Thirty-three women shut themselves in a mine in Chile on Tuesday to protest the removal of a work programme aiding victims of an earthquake and tsunami, in a nod to the rescue of 33 miners here last month.
The women, wearing work uniforms and miners' helmets, descended some 500 meters (1,600 feet) into the 900 meter-deep Chiflon del Diablo, or Draft of the Devil, a former coal mine which is now a tourist attraction, some 500 kilometers (300 miles) south of Santiago.
The women had been part of a work programme set up for victims of a massive February 27 earthquake and tsunami to help them rebuild their communities and remove rubble, they told local journalists.
They threatened to start a hunger strike down the mine to persuade authorities to reconsider the programme, which employed some 12,000 people, in the 2011 budget which is currently being discussed in Congress.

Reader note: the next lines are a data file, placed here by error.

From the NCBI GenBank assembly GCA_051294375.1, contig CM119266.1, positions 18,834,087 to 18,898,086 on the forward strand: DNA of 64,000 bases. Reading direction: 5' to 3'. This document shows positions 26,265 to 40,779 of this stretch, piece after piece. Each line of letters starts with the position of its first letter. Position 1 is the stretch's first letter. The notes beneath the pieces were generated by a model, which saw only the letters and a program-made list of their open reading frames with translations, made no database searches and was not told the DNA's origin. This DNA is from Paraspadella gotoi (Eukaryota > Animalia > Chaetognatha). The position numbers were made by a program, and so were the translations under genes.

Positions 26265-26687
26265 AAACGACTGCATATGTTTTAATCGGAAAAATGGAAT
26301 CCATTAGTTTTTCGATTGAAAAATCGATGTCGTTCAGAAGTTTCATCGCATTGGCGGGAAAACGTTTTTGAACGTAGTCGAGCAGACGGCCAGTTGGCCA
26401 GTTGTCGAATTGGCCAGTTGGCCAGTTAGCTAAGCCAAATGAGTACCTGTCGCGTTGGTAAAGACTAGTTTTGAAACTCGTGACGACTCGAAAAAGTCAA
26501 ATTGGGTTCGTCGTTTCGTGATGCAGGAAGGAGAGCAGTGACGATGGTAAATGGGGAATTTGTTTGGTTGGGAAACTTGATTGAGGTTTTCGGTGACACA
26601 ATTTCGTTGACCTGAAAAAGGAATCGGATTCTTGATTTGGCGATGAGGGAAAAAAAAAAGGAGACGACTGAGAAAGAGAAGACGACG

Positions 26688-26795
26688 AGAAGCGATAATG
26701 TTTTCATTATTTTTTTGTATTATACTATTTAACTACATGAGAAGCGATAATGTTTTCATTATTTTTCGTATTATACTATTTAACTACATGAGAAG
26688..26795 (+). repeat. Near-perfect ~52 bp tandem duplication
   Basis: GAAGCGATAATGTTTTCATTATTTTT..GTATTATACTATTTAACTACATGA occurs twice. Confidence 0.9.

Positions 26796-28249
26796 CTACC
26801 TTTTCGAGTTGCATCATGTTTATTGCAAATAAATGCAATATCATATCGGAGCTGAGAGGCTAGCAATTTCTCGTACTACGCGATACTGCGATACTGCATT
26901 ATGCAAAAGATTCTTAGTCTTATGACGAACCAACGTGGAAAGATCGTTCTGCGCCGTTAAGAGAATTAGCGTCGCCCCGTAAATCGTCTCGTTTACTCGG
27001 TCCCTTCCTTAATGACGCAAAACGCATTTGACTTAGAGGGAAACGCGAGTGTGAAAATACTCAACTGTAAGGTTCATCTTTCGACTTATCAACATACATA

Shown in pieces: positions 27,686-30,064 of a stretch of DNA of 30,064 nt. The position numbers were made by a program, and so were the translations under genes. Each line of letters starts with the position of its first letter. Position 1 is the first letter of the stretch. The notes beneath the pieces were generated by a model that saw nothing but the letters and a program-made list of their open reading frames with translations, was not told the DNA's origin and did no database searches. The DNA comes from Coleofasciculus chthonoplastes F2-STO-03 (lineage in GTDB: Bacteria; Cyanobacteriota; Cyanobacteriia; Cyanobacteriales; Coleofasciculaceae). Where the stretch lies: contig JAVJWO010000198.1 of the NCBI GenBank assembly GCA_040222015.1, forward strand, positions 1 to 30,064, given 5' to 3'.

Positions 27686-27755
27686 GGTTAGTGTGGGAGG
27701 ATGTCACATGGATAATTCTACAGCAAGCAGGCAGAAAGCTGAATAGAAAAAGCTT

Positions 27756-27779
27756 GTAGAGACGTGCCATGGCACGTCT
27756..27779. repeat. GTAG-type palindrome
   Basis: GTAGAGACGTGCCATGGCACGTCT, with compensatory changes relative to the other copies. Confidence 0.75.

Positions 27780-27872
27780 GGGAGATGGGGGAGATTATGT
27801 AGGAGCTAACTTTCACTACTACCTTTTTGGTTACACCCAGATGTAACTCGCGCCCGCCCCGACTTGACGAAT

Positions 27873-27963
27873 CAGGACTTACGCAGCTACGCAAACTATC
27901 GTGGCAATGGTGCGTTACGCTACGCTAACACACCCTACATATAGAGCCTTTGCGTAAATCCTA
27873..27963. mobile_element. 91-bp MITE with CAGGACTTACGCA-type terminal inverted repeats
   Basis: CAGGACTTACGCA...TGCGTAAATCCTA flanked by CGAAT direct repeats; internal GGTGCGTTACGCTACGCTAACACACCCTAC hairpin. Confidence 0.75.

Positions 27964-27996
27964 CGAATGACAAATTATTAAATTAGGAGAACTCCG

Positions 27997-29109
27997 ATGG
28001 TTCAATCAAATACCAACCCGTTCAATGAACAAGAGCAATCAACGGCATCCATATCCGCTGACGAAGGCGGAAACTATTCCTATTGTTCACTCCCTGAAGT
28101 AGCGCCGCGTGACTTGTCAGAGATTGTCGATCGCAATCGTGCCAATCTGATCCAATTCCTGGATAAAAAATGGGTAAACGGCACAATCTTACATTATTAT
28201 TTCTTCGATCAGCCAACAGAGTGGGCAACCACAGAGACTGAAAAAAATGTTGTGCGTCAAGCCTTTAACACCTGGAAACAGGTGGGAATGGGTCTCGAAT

"We've done many things to be taken into account but the government hasn't listened to us, so they're obliging us to take measures of force," said Brigida Lara, a colleague of the miners who spoke to the web site of La Tercera daily at the top of the mine.
The women were inspired by the mining disaster-turned-miracle of 33 Chilean miners trapped underground for more than two months before being rescued from the San Jose mine, in northern Chile, in October.